During a March 2, 2023, speech in Miami at the annual American Bar Association National Institute on White Collar Crime, Deputy Attorney General Lisa Monaco announced a new policy designed to incentivize companies to factor in executives’ dedication to legal and regulatory compliance in connection with compensation decisions.
The new DOJ policy has two main aspects. First, corporate criminal resolutions will now require that companies implement a compensation system that promotes compliance. As an example, Ms. Monaco pointed to a recent criminal guilty plea and $2 billion forfeiture by a Danish bank, Danske Bank A/S, in which the bank admitted to deficient anti-money laundering controls and lying to U.S.-based banks to facilitate access to the U.S. banking system by high-risk customers in Estonia and elsewhere (see article here). As part of this criminal resolution, Danske Bank agreed that going forward executives and staff will not receive bonuses if they fail to meet certain compliance-related criteria.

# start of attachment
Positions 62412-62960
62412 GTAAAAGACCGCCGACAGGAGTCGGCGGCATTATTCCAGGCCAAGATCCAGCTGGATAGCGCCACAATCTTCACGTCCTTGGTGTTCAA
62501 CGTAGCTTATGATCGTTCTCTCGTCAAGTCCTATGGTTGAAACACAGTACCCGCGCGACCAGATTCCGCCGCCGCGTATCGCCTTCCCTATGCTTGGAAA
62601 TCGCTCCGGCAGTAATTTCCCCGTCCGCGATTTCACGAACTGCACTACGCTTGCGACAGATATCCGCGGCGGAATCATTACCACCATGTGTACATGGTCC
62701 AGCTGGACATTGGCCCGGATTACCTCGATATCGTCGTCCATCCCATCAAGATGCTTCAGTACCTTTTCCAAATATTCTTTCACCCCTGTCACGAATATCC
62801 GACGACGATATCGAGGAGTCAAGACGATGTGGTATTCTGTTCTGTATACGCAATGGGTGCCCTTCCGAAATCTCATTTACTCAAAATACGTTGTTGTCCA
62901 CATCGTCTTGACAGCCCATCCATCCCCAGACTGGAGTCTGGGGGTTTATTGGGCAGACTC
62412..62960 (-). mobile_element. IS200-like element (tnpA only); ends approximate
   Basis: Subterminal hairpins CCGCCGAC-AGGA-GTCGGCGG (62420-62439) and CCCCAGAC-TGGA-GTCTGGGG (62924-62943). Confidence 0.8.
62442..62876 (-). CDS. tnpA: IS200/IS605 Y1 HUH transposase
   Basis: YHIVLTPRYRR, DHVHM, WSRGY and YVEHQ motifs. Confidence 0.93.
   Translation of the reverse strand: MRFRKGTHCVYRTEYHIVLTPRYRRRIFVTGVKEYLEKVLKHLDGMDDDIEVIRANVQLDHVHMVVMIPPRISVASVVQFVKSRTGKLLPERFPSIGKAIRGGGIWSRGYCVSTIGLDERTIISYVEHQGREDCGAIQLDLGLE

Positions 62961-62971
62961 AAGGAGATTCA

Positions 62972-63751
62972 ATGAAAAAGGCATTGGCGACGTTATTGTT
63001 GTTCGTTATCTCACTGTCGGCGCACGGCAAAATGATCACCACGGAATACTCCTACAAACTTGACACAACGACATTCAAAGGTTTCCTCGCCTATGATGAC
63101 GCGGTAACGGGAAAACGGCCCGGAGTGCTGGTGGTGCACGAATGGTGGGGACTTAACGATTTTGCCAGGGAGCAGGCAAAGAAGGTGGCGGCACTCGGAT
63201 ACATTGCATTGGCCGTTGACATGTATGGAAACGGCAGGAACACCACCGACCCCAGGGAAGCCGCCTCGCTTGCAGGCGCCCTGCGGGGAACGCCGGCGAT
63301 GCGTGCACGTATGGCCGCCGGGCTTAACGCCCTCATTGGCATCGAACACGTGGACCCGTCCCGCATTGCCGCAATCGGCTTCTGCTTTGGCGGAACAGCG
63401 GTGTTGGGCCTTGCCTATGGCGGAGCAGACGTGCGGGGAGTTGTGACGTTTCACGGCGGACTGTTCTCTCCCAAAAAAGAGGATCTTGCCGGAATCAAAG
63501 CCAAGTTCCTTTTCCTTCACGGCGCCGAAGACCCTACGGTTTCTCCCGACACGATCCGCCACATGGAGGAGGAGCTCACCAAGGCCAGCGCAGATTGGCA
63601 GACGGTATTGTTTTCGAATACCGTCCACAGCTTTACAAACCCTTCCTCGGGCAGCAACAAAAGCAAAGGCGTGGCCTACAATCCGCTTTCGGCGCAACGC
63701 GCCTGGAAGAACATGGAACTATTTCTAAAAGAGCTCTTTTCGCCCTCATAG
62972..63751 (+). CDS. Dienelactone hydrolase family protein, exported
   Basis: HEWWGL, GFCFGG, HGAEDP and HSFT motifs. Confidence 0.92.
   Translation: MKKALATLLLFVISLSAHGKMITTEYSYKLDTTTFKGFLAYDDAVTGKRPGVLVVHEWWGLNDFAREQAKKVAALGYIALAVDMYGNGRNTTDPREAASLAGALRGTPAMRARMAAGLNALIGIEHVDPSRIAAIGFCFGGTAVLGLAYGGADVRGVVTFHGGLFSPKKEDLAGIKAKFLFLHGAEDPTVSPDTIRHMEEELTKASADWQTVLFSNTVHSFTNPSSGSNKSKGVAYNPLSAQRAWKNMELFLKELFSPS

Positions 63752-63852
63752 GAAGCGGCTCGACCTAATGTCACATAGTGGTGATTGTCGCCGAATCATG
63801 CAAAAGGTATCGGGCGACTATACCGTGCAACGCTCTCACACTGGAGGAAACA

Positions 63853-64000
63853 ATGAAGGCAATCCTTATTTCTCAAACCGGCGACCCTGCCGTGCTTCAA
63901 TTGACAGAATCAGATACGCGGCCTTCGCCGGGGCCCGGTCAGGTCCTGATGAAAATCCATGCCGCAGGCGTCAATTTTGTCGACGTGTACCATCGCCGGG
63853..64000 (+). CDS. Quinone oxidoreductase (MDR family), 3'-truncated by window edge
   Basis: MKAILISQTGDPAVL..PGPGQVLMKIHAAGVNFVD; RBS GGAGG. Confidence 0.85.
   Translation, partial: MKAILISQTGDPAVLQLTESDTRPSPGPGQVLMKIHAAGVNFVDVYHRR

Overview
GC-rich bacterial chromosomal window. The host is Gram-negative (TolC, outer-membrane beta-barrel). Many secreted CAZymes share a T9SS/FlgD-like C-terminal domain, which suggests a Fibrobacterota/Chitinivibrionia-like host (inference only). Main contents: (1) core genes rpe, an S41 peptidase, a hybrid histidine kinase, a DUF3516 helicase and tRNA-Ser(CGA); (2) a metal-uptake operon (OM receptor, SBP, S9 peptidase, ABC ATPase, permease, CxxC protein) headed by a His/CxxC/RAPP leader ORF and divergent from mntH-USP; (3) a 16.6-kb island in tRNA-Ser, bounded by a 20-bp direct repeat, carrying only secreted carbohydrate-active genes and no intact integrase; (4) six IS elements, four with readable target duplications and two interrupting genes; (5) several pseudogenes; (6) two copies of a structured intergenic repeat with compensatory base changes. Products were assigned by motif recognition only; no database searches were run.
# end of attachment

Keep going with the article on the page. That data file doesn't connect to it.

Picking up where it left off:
Second, under the new DOJ policy, companies will be rewarded for taking action to claw-back funds from executives who were involved in wrongdoing. If a company takes good faith steps, including bringing legal action, to recover funds from such executives, the company will be allowed to keep those funds and, in addition, will receive a credit for that amount on the criminal fine imposed in the case. Ms. Monaco also commented that companies that try in good faith but fail to recover funds will still be considered for credit against fines. The Deputy Attorney General did not comment on how this program will interact with the corporate statutes providing for indemnity and advancement of legal expenses for officers and directors, which under typical state law statutes are mandatory and require final, unappealable findings of wrongdoing before funds may be subject to claw-back. Ms. Monaco also did not comment on how the new DOJ policy will interact with indemnity agreements that are commonly in place for directors and high-level officers.
The DOJ will issue the official written policy on March 3, 2023. It would likely take time to measure the impact of the new DOJ policy regarding corporate compensation. In the meantime, companies will be well-advised to examine their policies to evaluate how the focus on compliance and compensation interact, if at all.